“Even though I am currently eligible for retirement, since I’ve given 30 years of service to this community, I didn’t agree to continue as the Fire Chief because of the compensation,” Chief Schapelhouman said. “In fact, I was a proponent of freezing my salary and not taking advantage of other compensation increases because now is not the time to do that. I believe that leadership starts at the top and it’s important to not only say I’m committed to the District but to show that as well.” The district’s other firefighters have been working without a contract for almost three years. Negotiations first stalled in 2009 after Menlo Park Firefighters Association Local 2400 filed a grievance with the state’s Public Employee Relations Board (PERB) alleging unfair labor practices. The district’s firefighters also filed a lawsuit in July for overtime pay for time spent picking up equipment before and after their shifts start. In 2009 the district decided to replace salaries with hourly wages, leading to the overtime dispute. Contract negotiations between the district and the firefighters association broke down again in October after union representatives refused to meet with the district’s designated negotiators and asked to meet instead with district board members individually. The board declined the request, saying in a response letter that it would violate state law. In November, the district made a “last, best, and final” offer to contribute $1,500 per month to each employee’s health plan, but that was also rejected by the union.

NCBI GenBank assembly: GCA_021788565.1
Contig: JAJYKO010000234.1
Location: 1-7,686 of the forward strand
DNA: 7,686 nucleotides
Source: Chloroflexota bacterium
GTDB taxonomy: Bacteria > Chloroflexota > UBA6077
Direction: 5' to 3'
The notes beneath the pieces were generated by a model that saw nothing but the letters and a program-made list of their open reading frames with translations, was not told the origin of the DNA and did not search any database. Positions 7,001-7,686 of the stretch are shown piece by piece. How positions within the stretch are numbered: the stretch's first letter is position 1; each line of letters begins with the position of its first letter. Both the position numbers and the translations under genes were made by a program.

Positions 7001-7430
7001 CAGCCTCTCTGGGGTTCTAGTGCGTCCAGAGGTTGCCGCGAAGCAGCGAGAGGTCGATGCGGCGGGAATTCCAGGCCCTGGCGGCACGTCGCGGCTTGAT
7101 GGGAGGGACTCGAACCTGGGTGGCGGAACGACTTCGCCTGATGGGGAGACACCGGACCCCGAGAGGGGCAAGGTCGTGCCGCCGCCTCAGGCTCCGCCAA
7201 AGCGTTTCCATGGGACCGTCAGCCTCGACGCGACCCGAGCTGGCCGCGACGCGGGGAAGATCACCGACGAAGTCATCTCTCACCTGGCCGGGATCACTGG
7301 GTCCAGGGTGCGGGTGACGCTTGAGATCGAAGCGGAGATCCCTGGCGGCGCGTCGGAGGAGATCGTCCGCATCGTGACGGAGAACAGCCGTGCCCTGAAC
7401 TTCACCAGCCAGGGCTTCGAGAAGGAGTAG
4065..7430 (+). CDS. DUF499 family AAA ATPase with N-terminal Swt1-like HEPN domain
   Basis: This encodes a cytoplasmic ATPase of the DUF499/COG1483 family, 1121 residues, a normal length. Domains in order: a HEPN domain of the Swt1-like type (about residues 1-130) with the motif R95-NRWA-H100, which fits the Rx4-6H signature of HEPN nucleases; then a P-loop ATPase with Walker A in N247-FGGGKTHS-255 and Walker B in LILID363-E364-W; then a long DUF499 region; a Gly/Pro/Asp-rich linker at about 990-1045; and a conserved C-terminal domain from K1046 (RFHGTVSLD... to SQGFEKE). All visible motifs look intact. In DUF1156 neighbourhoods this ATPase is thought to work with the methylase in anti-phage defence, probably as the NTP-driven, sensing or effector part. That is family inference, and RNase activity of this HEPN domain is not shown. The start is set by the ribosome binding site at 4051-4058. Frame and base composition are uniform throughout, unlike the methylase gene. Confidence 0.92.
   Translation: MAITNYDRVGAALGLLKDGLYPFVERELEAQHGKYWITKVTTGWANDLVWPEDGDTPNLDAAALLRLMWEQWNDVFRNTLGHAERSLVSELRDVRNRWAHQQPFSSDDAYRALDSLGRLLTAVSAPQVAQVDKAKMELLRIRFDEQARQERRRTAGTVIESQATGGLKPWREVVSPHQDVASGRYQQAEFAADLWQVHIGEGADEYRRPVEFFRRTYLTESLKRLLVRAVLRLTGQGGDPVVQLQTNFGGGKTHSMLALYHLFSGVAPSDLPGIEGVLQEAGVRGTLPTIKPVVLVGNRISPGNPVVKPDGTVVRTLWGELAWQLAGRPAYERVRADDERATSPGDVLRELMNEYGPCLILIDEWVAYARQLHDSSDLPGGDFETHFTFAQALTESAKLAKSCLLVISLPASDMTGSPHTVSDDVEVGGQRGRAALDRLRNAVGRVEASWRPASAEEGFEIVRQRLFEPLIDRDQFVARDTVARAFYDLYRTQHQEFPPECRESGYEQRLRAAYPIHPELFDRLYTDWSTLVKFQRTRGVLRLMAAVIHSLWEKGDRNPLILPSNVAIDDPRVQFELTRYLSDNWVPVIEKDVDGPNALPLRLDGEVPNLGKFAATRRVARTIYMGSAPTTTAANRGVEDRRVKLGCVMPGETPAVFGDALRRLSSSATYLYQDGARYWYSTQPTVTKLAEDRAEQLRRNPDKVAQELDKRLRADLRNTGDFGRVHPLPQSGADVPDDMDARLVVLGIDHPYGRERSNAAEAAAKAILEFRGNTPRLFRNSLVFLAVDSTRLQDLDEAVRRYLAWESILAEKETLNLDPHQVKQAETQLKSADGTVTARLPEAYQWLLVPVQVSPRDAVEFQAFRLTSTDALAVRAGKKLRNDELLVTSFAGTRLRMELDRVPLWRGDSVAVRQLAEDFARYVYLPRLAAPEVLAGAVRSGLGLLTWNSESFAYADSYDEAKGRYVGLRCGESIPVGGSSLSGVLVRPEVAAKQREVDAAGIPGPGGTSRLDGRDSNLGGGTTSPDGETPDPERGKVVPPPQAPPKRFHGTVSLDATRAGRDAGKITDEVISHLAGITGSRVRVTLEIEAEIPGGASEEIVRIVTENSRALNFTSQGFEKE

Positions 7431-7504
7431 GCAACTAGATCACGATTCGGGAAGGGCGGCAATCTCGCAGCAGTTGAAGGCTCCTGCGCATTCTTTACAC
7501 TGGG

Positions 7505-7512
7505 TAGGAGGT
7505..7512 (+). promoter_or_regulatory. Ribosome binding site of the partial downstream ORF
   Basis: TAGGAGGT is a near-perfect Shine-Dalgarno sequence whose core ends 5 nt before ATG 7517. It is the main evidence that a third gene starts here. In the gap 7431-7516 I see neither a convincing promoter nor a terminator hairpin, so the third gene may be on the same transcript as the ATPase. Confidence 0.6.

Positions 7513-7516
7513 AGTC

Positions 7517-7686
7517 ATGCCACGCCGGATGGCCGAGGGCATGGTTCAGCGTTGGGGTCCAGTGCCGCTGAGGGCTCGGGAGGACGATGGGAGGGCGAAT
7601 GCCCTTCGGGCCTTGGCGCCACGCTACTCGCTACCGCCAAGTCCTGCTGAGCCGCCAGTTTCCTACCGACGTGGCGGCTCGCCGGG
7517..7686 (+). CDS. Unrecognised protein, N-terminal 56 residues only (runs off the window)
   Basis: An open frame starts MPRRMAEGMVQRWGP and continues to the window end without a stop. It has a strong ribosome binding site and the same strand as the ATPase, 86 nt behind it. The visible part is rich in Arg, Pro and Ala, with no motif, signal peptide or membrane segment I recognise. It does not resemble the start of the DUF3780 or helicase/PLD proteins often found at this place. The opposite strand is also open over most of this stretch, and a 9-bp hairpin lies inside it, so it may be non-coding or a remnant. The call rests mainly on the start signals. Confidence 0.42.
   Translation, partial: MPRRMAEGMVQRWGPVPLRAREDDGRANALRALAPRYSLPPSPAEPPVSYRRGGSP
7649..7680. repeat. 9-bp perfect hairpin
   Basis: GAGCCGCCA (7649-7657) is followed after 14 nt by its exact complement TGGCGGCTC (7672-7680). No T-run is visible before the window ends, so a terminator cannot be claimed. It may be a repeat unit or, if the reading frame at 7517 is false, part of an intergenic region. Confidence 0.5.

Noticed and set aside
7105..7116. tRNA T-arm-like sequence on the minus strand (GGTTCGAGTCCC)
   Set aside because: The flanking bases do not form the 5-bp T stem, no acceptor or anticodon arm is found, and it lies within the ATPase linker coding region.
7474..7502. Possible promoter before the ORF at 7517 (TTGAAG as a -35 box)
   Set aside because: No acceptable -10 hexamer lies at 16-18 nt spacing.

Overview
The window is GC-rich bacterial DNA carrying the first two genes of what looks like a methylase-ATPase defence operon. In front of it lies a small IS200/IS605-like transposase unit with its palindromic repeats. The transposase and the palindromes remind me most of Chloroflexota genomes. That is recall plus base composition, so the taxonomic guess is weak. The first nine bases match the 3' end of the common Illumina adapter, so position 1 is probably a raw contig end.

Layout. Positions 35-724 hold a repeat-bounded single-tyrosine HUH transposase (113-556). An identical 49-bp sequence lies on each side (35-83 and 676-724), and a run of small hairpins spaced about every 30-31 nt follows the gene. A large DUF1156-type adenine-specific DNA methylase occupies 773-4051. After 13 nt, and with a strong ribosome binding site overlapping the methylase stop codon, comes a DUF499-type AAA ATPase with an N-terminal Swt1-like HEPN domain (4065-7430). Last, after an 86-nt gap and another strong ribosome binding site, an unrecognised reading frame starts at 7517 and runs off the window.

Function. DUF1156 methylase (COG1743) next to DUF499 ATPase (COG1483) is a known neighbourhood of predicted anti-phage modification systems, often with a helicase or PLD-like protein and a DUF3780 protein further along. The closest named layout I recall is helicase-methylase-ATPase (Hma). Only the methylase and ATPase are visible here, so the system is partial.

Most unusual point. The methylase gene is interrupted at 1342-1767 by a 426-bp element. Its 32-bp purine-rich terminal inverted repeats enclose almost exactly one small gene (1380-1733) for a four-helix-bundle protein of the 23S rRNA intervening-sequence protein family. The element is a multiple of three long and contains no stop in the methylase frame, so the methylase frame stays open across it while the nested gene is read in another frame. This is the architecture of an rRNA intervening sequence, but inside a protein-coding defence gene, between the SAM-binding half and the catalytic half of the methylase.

Photo by Michelle Le/The Almanac
The ElliptiGO is designed to be a low-impact running machine. The eight-speed bike, seen here on the steep section of Valparaiso Avenue passing through Sharon Hills Park in Menlo Park, sells for $2,500 and is made of aircraft-grade aluminum.
A bicycle for would-be runners By Dave Boyce Almanac Staff Writer
therton resident, athlete and former Marine officer Bryan Pate is a stand-up guy. Indeed, when he’s riding the bike he and his friend Brent Teal built, he just can’t sit down. Mr. Pate and Mr. Teal, an ultra-marathoner, co-founded and are co-presidents of ElliptiGO, a four-year-old Solano Beach company that markets a bicycle/mobile running machine. It has no seat; to make forward progress, you
must be upright and running, more or less. For former long-distance runners like Mr. Pate, 38, who hasn’t run since 2007 due to exercise-related injuries, the ElliptiGO is something of a reprieve. He’s out there again, upright in the wind and the rain and moving forward quickly, albeit more quickly than a runner and more smoothly. The bike will do 30 mph and climb Woodside’s steep and winding Old La Honda Road “with no problem,” Mr. Pate said in a recent interview at
Cafe Borrone in Menlo Park. And a trail-running version? “I think that’s a ways off,” Mr. Pate said. He has taken the ElliptiGO on the infamous Death Ride, a grueling one-day, 130-mile contest through five mountain passes in the Sierra. “It’s like doing Old La Honda Road 15 times,” he said. “We’re serious endurance athletes. We wanted to deliver an experience to our customers that is close to running.” It is because Mr. Pate is a See BIKE, page 8
March 30, 2011 N The Almanac N 5